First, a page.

Though he isn't as springy and consistent as he was when he was healthy, he has shown real strides and should continue to improve as the season progresses.
While his defense has improved leaps and bounds as of late, Howard continues to struggle on the offensive end.
Although he is still shooting 55.6 percent from the field, he is only scoring 15.2 points per game in his last 10 games in limited touches and is shooting an atrocious 42.1 percent.
While 15.2 points is still a decent output and the balanced scoring the Lakers are currently producing as a product of Bryant's offensive dominance could be a factor, Howard is capable of so much more as the most physically imposing player in the NBA.
Howard's offensive production alongside his defensive resurgence could be the difference between a playoff push and an early exit for the Lakers.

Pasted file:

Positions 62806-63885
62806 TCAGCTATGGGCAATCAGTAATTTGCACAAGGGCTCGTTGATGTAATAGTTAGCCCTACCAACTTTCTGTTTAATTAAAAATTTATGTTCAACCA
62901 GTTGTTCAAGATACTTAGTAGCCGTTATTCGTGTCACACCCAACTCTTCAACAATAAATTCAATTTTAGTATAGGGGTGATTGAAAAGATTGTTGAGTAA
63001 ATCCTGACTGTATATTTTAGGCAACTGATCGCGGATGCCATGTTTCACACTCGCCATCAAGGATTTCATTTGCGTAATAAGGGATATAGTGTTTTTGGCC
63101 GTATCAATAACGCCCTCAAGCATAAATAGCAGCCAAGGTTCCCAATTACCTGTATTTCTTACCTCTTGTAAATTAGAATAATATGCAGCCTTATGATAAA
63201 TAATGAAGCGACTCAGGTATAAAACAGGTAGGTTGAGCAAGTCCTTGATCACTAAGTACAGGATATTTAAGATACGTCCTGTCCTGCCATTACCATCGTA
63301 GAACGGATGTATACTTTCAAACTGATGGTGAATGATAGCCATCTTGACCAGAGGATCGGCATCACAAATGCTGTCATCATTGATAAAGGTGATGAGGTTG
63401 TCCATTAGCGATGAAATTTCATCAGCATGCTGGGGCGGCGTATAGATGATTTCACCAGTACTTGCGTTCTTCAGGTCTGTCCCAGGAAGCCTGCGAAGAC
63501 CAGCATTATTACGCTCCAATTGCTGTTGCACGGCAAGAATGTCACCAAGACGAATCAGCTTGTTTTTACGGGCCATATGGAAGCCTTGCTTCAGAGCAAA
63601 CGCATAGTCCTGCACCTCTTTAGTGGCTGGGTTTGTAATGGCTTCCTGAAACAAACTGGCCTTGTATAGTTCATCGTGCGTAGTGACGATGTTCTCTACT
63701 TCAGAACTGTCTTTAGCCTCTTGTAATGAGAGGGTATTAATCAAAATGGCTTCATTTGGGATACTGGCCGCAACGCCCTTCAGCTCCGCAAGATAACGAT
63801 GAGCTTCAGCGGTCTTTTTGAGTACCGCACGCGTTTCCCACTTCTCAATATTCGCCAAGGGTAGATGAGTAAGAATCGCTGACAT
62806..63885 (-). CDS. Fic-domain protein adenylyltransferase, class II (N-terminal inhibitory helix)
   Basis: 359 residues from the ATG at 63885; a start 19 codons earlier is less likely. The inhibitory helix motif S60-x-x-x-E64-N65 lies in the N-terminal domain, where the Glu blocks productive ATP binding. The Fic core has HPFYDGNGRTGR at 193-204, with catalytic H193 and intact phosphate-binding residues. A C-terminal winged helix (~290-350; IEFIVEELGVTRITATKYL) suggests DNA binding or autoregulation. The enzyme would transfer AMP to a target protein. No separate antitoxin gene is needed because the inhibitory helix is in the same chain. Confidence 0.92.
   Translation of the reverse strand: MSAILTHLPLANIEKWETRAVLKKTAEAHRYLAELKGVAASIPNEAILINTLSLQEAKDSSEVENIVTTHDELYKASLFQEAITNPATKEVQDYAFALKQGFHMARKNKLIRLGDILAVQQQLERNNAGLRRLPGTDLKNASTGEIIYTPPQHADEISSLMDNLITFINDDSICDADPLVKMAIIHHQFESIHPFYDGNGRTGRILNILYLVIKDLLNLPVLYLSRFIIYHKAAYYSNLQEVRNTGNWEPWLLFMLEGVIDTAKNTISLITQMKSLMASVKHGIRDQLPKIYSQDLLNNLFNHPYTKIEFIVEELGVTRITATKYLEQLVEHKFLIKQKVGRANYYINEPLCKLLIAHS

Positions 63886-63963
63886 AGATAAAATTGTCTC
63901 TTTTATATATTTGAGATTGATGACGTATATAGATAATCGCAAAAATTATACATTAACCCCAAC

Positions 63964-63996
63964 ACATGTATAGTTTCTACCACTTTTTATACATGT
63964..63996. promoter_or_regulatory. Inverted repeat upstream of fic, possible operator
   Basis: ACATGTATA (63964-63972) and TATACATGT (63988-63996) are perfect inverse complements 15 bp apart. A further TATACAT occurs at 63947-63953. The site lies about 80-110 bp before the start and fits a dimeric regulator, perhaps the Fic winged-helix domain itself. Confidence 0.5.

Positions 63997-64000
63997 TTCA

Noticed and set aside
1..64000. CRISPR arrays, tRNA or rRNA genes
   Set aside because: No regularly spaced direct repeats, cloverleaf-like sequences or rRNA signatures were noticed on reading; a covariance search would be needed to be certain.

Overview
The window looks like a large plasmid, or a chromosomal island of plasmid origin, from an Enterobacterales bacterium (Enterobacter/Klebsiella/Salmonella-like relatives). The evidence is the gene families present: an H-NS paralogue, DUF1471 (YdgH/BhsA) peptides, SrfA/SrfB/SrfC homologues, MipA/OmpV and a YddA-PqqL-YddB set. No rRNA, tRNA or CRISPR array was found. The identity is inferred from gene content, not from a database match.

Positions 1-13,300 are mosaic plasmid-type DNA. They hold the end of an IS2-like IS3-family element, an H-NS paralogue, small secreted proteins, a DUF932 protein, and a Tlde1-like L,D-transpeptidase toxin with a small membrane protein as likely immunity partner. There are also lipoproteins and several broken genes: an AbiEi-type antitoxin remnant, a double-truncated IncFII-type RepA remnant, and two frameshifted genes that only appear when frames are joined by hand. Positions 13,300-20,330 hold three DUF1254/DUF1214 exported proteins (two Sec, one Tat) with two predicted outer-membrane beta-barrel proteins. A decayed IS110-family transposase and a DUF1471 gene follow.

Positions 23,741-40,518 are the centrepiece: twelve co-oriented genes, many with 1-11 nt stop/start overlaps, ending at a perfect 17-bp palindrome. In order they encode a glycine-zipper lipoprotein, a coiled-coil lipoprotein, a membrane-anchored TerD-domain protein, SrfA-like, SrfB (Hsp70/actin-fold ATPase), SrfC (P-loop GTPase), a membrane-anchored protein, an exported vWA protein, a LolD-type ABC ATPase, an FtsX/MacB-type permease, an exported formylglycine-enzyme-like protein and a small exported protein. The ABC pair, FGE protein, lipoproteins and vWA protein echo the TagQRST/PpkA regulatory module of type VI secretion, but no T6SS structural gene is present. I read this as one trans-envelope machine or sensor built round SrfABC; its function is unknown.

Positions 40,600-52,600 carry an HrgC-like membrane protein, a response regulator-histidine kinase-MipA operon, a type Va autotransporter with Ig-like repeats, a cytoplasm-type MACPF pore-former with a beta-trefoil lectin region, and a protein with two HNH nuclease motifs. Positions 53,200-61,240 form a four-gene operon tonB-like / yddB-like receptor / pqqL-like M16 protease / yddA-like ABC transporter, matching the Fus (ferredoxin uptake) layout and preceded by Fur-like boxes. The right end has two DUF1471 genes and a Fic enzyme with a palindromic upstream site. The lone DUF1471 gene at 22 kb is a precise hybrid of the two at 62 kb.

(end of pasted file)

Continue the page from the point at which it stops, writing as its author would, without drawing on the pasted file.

1. Kobe Bryant
Contributions to the System:
This has been a very odd season for Bryant.
Earlier in the season, Bryant shot over 50.0 percent from the field for a stretch and averaged roughly 30.0 points per game while his team struggled to win.
Eventually, his scoring regressed and his assists rose as the Lakers fought their way back from mediocrity.
However, that trend didn't last and they lost their composure despite Bryant's emphasis on facilitation.
As the season progressed and the Lakers found their groove, it was apparent that Bryant's improvement came in the form of determining when to score and when to facilitate.
Although Bryant has always averaged close to five assists to go along with his scoring numbers, they often came as a result of open shots from his teammates as he passed out of a double team.
Bryant has now found a balance between looking for his own shot and being the assassin we all know and love with actively creating easy baskets for his teammates.
With Nash playing a supplementary role for Bryant, he has been able to just play basketball and do what feels right.